Also (while we’re talking Warner Bros.), we’ve learned that their 4K-upgraded Mad Max Trilogy is likely to arrive in early November as well, including Mad Max (1979), Mad Max 2: The Road Warrior, and Mad Max Beyond Thunderdome remastered for physical Ultra HD.
Moving over to Lionsgate, retail sources are now indicating that the studio is tentatively planning to release Studio Canal’s new remaster of Russell Mulcahy’s Highlander (1986) on physical 4K Ultra HD in mid-September (the tentative street date is 9/14). The studio has also announced Rob Zombie’s 3 from Hell (2019) for 4K Steelbook release only at Best Buy stores on 9/28.
On the standard Blu-ray front briefly (we’ll come back to it in a moment), Lionsgate will release Michael Feifer’s Catch the Bullet on Blu-ray on 9/14.
Back to 4K for a moment: Some of you will be glad to know that you’ll be able to buy the individual Universal Classics Monsters: Icons of Horror Collection titles (Dracula, Frankenstein, The Wolf Man, and The Invisible Man) on 4K Ultra HD in Steelbook packaging exclusively at Best Buy stores on 10/5 (the 4K box set will of course be available widely).
And on the 4K Digital front, it appears that these Universal Classics Monsters: Icons of Horror Collection titles are starting to be upgraded to 4K HDR on iTunes/Apple TV, Vudu and elsewhere. Dracula is already up on iTunes/Apple TV and it looks like Frankenstein is about to be similarly upgraded. Also, Paramount’s Star Trek III: The Search for Spock has been updated in HD on iTunes/Apple TV (and likely elsewhere) from the new 4K remaster, much like Star Trek: The Motion Picture theatrical cut recently was (and Star Trek IV is likely to be similarly updated in the next couple of weeks too).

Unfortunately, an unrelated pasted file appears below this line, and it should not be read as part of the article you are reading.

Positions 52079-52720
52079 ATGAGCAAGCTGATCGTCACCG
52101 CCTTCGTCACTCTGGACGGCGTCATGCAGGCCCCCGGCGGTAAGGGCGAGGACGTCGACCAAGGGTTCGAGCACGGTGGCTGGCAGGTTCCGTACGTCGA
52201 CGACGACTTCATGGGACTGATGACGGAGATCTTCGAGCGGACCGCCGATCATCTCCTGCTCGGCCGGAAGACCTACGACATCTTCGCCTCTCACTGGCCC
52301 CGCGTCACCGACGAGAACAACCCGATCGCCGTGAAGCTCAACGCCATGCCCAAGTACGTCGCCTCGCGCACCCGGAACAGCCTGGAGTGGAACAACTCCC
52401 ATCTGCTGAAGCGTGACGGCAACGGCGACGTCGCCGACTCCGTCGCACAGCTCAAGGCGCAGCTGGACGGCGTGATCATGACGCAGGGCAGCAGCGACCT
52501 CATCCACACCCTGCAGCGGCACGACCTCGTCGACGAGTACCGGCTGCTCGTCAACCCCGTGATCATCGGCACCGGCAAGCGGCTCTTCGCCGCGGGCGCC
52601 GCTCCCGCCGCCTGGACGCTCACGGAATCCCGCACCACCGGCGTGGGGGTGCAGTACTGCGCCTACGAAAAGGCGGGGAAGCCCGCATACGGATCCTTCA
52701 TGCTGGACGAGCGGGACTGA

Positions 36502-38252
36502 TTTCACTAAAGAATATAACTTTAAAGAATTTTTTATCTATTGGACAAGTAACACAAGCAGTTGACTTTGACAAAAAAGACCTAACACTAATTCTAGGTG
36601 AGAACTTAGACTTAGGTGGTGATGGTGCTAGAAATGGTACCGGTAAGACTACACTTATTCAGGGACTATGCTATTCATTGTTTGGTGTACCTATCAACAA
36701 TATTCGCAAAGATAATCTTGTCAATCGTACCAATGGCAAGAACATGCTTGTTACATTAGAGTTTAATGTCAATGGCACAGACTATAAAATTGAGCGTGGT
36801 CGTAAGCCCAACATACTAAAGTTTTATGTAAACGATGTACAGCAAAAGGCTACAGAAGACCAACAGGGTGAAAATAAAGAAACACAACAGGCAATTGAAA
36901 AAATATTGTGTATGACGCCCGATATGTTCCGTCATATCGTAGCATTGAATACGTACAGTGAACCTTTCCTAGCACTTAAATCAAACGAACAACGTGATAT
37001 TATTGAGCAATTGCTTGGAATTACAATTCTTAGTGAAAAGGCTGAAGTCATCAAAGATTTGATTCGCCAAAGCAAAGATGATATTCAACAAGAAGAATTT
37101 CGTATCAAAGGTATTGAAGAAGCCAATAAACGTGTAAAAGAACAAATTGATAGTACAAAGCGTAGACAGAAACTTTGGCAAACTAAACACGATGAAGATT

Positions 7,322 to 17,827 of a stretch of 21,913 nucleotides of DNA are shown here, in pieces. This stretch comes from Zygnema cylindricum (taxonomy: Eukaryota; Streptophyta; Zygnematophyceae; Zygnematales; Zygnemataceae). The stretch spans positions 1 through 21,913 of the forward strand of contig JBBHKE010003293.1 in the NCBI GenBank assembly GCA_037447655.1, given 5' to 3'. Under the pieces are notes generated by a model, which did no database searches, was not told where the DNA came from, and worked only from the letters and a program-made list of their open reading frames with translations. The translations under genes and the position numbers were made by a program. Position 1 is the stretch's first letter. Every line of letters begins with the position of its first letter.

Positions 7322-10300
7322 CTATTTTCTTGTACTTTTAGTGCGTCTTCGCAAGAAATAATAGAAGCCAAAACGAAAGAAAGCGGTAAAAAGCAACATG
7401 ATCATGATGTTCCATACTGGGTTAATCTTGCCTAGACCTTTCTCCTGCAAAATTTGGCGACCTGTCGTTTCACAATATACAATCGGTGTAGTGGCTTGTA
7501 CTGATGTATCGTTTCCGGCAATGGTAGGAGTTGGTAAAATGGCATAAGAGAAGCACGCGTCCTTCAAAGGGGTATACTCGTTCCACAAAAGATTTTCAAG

Back to good old regular Blu-ray for a moment, MVD is releasing William Webb’s Dirty Laundry (1987) as part of their MVD Rewind Collection on 10/5.
What’s more, our friends at Indicator Films have just announced a great slate of Limited Edition catalog Blu-ray titles for release in the UK in October, including Andrew V. McLaglen’s The Hellfighters (1968), Jack Smight’s Midway (1976), Joseph Sargent’s MacArthur (1977), and David Greene’s Gray Lady Down (1978). Street date for each is 10/18.
And finally today, this may come as a surprise to some of you, but only last month—on July 13th—did analog NTSC TV broadcasting in the U.S. finally end for good, some 80 years after it began. There are apparently a few stations in Canada still broadcasting in NTSC format until sometime next year, but the last U.S. station has finally gone dark. And I say good riddance to rabbit ears and square tube TVs that were Never Twice the Same Color. Though it certainly served us well for many decades, I shall not miss the era of analog TV.
All right, that’s all for this afternoon. We’ll be back with more tomorrow!